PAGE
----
The information from your genetic profile should give you more answers about your genetic weaknesses, how your body metabolises energy and how you gain weight, and how your body detoxifies and responds to inflammation, which is related to chronic diseases.
Diet and lifestyle changes form a very central aspect of preventative health measures to reduce your risk of diseases. The synchronisation of your DNA profile with a personalised dietary programme for your genes is known as nutrigenomics.
In general, nutrigenomics can help you have a better understanding of how best to care for your body through proper diet, nutrition and lifestyle choices.
For instance, you will be able to understand weight reduction, and how to manage your weight with a specially tailored exercise programme and other weight maintenance strategies.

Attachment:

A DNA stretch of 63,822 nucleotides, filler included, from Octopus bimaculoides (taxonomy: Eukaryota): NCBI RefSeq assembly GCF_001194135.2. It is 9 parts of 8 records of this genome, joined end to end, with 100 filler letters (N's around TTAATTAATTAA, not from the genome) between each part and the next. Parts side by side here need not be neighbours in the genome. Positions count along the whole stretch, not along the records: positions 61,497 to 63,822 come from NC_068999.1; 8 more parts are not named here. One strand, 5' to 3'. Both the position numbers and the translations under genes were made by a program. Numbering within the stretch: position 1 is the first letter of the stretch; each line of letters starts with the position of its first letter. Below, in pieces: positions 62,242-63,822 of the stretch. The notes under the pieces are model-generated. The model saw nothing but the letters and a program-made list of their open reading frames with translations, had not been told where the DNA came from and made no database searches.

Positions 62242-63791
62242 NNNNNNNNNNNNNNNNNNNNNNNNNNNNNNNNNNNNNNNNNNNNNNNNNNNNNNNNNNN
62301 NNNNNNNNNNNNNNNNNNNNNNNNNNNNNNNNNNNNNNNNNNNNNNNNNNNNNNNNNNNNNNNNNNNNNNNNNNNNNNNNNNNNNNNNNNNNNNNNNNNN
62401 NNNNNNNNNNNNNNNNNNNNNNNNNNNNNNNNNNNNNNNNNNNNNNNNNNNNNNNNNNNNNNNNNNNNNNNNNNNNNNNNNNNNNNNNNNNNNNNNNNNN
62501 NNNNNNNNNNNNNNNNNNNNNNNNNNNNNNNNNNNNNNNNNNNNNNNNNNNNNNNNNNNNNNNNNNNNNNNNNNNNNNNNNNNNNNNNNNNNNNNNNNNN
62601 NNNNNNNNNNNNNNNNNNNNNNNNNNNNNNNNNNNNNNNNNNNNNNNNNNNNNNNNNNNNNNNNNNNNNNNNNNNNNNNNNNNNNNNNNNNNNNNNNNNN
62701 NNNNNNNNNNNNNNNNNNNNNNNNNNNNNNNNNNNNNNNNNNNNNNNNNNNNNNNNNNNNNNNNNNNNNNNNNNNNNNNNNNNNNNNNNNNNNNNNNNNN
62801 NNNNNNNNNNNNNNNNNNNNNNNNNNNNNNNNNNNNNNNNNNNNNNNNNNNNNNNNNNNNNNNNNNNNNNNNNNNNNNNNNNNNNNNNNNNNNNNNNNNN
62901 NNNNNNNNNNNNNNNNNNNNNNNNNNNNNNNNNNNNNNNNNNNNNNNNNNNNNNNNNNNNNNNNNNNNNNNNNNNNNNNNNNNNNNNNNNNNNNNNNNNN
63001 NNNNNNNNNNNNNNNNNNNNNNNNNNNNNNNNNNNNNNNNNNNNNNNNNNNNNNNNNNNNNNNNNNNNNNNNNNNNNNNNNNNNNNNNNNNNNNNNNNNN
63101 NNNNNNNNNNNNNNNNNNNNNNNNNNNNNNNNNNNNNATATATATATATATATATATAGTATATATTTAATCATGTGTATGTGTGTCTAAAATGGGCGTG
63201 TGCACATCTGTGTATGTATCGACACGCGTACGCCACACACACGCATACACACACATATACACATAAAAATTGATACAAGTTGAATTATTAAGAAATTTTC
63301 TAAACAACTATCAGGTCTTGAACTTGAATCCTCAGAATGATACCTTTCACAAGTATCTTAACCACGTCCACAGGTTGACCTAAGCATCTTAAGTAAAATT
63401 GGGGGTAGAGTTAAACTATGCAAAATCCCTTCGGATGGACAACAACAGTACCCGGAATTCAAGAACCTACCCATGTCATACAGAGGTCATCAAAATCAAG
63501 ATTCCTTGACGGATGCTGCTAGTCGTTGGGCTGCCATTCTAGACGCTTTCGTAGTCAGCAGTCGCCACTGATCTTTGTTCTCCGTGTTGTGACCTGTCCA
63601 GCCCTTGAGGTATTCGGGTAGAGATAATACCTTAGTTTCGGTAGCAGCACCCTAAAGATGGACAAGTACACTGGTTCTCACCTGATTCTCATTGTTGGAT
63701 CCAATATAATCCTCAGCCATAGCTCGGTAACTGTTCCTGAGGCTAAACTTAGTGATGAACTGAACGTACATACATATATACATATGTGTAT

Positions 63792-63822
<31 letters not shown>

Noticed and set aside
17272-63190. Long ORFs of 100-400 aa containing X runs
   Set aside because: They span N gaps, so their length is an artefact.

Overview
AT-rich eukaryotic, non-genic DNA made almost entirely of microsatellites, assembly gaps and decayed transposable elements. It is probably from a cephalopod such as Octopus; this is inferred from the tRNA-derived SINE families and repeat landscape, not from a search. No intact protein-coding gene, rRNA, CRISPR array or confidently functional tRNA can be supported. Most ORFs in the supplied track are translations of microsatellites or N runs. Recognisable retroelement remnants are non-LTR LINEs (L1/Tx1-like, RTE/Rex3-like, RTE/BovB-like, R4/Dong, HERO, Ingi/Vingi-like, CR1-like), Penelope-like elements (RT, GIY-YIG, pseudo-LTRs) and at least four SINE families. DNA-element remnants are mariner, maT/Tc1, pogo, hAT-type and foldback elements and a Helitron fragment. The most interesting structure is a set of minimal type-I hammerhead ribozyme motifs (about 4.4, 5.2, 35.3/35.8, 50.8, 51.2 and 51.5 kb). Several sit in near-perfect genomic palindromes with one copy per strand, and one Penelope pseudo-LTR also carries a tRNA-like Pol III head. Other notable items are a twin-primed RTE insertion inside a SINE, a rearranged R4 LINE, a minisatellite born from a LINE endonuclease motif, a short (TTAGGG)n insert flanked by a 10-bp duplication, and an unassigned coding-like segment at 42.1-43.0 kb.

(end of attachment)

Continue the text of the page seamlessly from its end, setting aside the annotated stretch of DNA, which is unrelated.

All these strategies are conditional upon your willingness to change your behaviour and attitude.
Genetic profiling and tailored preventative medicine cannot give you any guarantees about preventing or curing diseases.
What it does is give you more control over your body and your health, empowering you with knowledge about what is going on inside your genes, so that you can make the best use of this information to stay well and age healthily.
DNA profiling will give you control over your genes so you can better control your current and future health.
Some medical centres in Malaysia now offer genetic profiling. Be sure to only seek testing and advice from qualified medical gene practitioners.
> Datuk Dr Nor Ashikin Mokhtar is a consultant obstetrician & gynaecologist (FRCOG, UK). For further information, visit www.primanora.com.